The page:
The Novels of Aviario, #2
Self-Pub, Sep 2016
Kindle, 256 Pages
Also available in paperback
Genre(s) Paranormal, YA,
Other books in this series
From the Desk of Buster Heywood #1, The Proper Bearing #3 (not available yet, I’m hoping for a cover reveal soon!)
I purchased a copy of this book at the current price. I am voluntarily providing an honest review in which all opinions are fully my own. I am not being compensated in any way.
~ Judi E. Easley for Blue Cat Review
What it’s about…
Beatrice Ledrey is new to Aviario, Connecticut. She’s working at Blue Ribbon Florist and she’s slowly getting to know her new town and making friends. She’s most interested in the store The Balefires for its magical stock and the interesting people who work there.
Officer Troy McLaren and the local police are working on three crimes that they have finally decided are related, three missing people. Except one of the people is no longer missing.
How does the magical and non-magical community of Aviario work together (or not) to keep their town and secrets safe?
The cover was awesome. I really like the fonts that Ms. D’Onofrio has chosen. The array of Louise’s tarot cards juxtaposed against Natalie’s old mended bunny create a nice presentation.
The storyline is good with Beatrice being new to the town and just getting to know people and places. It allowed the author to introduce us along with her character. To some light characters and to some dark characters.
The characters were very well crafted. As Beatrice gets introduced, we get to meet and know the people of the town. Some of them we get to know in a deeper way than others and some, I’m sure, we’ll get to know better later on. Some we get to know through chatter and gossip and others we get to know through their own conversation and actions.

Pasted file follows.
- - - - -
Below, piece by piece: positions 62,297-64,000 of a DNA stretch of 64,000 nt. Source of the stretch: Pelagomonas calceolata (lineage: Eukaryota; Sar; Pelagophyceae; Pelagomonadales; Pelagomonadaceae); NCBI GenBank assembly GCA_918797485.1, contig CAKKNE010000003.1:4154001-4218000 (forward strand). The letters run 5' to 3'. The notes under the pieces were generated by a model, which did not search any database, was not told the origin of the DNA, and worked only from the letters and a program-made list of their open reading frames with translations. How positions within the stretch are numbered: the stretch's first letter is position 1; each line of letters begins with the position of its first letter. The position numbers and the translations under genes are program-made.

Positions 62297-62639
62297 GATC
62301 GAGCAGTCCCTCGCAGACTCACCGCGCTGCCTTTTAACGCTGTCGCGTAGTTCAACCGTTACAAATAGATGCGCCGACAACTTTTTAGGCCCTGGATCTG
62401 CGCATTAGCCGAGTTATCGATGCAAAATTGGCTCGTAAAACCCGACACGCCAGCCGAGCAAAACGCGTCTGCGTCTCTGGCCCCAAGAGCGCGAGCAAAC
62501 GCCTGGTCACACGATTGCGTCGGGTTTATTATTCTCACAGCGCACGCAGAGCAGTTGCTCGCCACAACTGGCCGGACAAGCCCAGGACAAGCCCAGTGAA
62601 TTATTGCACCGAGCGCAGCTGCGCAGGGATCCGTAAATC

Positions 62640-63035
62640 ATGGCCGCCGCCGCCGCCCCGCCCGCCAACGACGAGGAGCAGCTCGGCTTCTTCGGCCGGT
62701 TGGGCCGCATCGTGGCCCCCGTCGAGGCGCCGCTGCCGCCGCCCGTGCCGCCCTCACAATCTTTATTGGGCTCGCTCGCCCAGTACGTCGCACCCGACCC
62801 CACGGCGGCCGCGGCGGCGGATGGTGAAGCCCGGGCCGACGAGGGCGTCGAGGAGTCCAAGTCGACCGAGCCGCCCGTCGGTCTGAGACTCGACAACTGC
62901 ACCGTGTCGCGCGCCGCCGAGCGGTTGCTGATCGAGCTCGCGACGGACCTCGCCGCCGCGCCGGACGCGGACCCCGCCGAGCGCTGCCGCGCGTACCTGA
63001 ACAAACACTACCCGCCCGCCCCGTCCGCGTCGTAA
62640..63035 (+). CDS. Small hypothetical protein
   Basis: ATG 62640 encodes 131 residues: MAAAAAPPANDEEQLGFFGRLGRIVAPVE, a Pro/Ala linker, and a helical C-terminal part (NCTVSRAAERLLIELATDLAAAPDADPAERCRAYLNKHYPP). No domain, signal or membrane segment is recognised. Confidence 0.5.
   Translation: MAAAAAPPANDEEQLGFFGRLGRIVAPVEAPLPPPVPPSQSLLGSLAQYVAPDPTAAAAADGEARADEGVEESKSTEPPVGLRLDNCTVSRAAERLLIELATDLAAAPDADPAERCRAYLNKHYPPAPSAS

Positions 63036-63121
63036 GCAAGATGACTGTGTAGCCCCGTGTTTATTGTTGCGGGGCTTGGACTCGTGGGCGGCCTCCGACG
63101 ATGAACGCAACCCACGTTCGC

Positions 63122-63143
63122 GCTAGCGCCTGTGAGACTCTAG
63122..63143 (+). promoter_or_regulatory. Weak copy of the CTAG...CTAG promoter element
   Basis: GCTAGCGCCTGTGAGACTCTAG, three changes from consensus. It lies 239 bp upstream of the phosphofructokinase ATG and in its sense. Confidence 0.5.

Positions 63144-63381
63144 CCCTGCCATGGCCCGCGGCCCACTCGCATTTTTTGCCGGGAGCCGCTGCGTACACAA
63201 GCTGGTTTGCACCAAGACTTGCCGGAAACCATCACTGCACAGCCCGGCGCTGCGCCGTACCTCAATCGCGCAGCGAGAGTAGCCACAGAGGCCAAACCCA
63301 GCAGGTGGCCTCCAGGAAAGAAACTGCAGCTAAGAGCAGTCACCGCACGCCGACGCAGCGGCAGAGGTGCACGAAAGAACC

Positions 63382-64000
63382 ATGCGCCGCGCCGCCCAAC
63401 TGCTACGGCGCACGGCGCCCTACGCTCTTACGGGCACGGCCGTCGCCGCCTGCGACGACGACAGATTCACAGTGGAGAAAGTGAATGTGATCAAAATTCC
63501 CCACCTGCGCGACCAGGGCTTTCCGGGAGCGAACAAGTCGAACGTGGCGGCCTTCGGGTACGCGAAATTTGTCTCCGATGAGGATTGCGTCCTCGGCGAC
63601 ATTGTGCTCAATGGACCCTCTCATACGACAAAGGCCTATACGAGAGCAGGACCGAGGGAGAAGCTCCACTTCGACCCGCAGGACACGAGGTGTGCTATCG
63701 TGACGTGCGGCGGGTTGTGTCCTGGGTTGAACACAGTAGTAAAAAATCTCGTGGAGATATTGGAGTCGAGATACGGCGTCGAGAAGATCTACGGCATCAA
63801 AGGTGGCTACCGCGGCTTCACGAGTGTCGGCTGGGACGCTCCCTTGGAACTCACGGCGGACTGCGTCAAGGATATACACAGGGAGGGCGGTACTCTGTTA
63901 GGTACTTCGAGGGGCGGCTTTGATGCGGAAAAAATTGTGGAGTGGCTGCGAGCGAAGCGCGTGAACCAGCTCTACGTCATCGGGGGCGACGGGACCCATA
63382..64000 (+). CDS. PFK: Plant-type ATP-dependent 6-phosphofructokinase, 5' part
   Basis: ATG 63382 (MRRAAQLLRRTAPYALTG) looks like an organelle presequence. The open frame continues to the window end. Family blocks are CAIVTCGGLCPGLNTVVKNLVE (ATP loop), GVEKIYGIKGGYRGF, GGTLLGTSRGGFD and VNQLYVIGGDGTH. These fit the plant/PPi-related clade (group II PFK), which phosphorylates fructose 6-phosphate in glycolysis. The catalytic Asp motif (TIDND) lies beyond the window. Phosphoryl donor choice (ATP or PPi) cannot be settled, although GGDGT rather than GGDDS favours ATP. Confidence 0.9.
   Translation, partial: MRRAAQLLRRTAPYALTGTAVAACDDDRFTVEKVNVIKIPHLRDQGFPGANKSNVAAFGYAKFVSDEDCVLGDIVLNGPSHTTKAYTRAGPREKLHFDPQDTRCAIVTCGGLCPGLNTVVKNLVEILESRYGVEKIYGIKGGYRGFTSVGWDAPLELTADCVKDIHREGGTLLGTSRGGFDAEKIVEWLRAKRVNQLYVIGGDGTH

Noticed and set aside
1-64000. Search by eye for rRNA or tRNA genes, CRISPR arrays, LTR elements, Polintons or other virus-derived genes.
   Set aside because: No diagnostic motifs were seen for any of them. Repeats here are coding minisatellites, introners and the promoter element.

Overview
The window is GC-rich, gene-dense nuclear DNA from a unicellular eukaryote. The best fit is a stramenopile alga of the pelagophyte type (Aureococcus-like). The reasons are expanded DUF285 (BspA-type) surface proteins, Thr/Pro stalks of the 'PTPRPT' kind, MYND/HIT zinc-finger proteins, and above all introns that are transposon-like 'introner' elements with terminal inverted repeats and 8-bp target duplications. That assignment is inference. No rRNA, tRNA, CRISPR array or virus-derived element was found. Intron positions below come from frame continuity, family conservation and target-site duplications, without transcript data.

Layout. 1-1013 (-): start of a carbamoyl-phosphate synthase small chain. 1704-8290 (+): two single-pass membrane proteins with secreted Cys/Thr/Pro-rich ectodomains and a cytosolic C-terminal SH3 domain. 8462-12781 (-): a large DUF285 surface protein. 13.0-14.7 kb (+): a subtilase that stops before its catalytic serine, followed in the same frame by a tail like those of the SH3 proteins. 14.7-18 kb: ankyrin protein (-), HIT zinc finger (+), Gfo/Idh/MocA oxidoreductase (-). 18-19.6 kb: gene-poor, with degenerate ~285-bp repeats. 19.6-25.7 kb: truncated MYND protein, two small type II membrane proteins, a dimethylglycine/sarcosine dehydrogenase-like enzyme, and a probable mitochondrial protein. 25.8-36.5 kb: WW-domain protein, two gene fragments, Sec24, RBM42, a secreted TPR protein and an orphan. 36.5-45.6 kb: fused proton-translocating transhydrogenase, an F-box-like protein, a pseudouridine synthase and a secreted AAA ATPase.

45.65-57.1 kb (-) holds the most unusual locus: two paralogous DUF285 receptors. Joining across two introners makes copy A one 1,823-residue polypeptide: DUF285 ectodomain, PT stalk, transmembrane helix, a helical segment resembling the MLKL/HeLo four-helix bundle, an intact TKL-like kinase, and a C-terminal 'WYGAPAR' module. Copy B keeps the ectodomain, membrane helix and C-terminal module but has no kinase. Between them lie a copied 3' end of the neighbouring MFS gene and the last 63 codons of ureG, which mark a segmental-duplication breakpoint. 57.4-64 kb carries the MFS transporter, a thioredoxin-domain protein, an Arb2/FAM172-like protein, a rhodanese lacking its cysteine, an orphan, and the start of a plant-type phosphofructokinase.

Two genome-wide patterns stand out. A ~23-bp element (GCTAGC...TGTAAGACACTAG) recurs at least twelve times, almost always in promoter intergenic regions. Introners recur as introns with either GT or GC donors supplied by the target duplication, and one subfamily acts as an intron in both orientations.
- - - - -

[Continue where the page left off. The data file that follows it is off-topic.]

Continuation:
The pace was a bit stop and go and distracted me. There was always something going on, but did it further the story or was it just something to happen to distract the reader?
The tension was almost maintained but was a bit shaky because of the pace. The quality of Ms. D’Onofrio’s writing keeps it afloat and interesting.
And this is where you STOP if you don’t want to see any SPOILERS…
The good, the bad, and the ugly…and how much it lit up my life… ✰✰✰✰⭒
The fact that this is closely related to a gaming world is evident when you think about it. There is an underlying darkness that you keep expecting to show up at any time. Beatrice is new to town and just getting to know people. She starts getting close to the gals at The Balefires, especially Louise Mullein, and POW! She’s dead! I feel like I don’t know who the players are and who the game master is going to throw at me next. Why did Louise die? What was the actual cause of her death? Was there a purpose in her death? I really liked Louise. (tear)
BUT…Will we find out in the next book? This book isn’t a continuation of book one. Will future books follow more of an overarching storyline or not? This story has lots of loose ends and plenty of stories left to tell. What will the author do with the rest of this story?
There’s plenty of story left in Ral O’Dailigh and Natalie Marlowe Feistus even if they don’t stay together. But Ral seems to have something going on that he’s struggling with all on his own. And Natalie has so much potential from her past. And what about her father, the ever helpful Dr. Feistus? There’s another couple in April Maine and Jon Knight. But will Ral let them be? And Troy McLaren with his love for “Woop, Woop!” Does he really know what his gift is or how to use it?
And just who is Janus and The Organization? We really have only touched up against them and had hints of who they are. Will we find out about them? They were a frustration and a distraction for me. They kept showing up in the shadows and now I’m waiting for them to do something big. Make lots of trouble or fix something. I’m not sure how good or bad they may be or what their purpose is. Since Ral keeps them secret, I tend to think that they may not be totally good. But like his claws, this secret will out.
It took me a bit to feel comfortable with some of the “accents”. Once I just let the letters run through my head as the author put them down, it made sense and I was more at ease with them. Ral’s “accent” was the one that I really worked at to be sure I was understanding what he was saying. I loved Nat’s way of tacking “dove” onto her sentences just like some people say “love” or “m’dear”. It made me wonder if Natalie has a soft, gentle side to her. For some reason, I want to like Natalie.
I strongly recommend this second book of Aviario to you if you are looking for something entertaining with a dark side.